To face Lille, Tuchel insists he will not look for excuses


Chelsea manager Thomas Tuchel said his team would make no excuses ahead of their Champions League last-16 second leg against Lille, despite being subjected to strict restrictions as a result of the British government’s sanctions against Russian owner Roman Abramovich.

The Premier League club operates under a special license after the British government last week froze Abramovich’s assets as part of a series of punitive measures following Russia’s invasion of Ukraine.

The license prevents Chelsea and billionaire Abramovich – whom the British government describes as part of Russian President Vladimir Putin’s inner circle – from generating new revenue.

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Chelsea are barred from selling tickets and cannot spend more than £20,000 per game on travel expenses, even though the Blues are lobbying ministers for a much-needed raise.

The Champions League champions will travel to face Lille in the last 16 of the Champions League, Thursday (17/3) early morning WIB. Chelsea have the opportunity to reach the quarter-finals after winning 2-0 in the first leg match.

Tuchel admits Chelsea were forced to make adjustments.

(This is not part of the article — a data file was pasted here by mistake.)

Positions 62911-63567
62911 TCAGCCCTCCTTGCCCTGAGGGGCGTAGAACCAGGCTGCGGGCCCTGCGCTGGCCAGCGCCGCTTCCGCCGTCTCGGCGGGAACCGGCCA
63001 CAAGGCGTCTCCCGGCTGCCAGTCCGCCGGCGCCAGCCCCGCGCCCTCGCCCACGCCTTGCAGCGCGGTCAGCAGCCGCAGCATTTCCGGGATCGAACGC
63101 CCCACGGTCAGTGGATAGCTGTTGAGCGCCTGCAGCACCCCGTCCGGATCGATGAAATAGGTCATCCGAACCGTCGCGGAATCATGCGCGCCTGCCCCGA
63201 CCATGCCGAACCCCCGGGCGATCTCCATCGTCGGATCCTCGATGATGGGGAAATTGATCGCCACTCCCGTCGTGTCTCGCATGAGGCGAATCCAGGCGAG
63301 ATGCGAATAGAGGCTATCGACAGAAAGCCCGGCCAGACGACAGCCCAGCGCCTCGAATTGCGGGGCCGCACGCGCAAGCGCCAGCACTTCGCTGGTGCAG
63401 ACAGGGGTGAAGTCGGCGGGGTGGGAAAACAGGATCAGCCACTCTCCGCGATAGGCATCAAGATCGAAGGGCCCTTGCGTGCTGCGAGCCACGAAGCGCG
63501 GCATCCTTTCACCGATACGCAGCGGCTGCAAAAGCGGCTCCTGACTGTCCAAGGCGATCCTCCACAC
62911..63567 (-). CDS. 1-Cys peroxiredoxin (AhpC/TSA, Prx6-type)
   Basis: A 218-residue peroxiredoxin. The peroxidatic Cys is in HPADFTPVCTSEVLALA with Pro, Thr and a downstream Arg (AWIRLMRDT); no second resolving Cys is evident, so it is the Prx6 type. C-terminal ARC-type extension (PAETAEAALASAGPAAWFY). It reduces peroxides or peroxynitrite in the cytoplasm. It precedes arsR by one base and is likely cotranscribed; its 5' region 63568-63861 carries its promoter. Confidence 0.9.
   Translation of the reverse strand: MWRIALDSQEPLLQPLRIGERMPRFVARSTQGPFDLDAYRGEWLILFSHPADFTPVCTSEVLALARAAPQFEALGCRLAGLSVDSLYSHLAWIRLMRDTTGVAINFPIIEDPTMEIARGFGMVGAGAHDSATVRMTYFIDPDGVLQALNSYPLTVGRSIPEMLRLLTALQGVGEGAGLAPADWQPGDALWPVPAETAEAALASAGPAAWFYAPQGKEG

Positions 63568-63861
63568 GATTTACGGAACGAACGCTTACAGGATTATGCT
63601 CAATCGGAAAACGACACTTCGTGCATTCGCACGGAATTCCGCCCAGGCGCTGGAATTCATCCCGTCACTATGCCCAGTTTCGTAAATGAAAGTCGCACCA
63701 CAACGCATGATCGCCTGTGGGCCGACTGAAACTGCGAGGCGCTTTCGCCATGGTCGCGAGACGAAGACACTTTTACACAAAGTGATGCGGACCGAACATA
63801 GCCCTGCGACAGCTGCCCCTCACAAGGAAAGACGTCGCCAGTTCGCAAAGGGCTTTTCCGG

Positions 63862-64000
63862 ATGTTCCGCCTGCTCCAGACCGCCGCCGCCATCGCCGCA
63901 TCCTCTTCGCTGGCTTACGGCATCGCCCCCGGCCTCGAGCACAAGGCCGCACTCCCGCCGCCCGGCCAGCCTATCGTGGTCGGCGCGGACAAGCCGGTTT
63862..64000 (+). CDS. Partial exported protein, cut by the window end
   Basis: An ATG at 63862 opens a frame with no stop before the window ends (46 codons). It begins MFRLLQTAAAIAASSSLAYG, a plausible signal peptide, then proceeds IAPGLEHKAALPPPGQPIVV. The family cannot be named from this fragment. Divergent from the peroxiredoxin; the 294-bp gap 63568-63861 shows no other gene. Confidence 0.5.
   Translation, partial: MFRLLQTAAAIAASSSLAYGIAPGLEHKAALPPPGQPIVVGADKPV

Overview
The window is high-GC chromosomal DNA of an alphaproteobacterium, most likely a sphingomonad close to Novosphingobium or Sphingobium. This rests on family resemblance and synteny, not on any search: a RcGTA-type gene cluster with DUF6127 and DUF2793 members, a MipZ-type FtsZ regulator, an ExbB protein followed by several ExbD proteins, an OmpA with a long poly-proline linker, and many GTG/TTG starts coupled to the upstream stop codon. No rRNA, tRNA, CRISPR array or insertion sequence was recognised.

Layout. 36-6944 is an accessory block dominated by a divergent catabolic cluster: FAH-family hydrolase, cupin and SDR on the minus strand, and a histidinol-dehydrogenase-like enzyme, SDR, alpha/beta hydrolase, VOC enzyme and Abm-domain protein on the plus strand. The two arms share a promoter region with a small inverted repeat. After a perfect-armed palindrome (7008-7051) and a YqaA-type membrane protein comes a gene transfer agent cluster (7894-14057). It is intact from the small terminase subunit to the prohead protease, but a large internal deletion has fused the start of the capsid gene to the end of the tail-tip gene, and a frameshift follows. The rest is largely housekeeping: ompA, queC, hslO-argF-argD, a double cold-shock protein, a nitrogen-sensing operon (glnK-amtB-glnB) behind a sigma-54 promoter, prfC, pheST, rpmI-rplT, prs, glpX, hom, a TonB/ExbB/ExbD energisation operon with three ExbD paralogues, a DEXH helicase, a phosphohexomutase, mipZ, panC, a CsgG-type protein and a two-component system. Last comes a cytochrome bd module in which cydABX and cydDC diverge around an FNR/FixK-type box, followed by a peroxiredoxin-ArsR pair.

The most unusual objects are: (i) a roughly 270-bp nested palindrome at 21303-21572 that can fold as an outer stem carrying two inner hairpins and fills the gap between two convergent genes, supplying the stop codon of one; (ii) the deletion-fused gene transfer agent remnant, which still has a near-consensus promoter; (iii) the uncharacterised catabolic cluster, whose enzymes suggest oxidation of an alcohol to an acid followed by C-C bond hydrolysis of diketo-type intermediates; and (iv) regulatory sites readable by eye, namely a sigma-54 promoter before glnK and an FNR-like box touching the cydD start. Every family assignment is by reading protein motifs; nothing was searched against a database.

“There are limits and we have to adjust them,” he said at his pre-match press conference on Tuesday (15/3). “There are adjustments in the number of our staff traveling, the number of rooms we use in hotels and how we arrive at the game.”

“In my understanding we can reach a professional level because it’s not about luxury, it’s not about bling-bling.” said the manager from Germany, as quoted by AFP.

“As long as we have the shirt, as long as we live, as long as we are a team and we arrive with our players, we will be competitive and we will fight hard for our success because we owe it to the people who support us.”

Previously, Chelsea], Tuesday (15/3) withdrew a request that Saturday’s FA Cup quarter-final at Middlesbrough be played behind closed doors for the sake of justice after they were banned from selling new tickets for the match at the Riverside Stadium.

Championship side Middlesbrough responded angrily, saying the request was ‘weird and completely unfounded’.

The FA later confirmed the match would take place in front of supporters as planned.

“After constructive talks between the FA and Chelsea, the club have agreed to withdraw their request for the FA Cup quarter-final match against Middlesbrough to be played behind closed doors,” an FA spokesman tweeted.

“The FA remains in ongoing discussions with Chelsea, the Premier League and the government to find a solution that will allow Chelsea fans to attend matches and visiting fans to come to Stamford Bridge, while ensuring sanctions are respected.” (Ant/OL-1)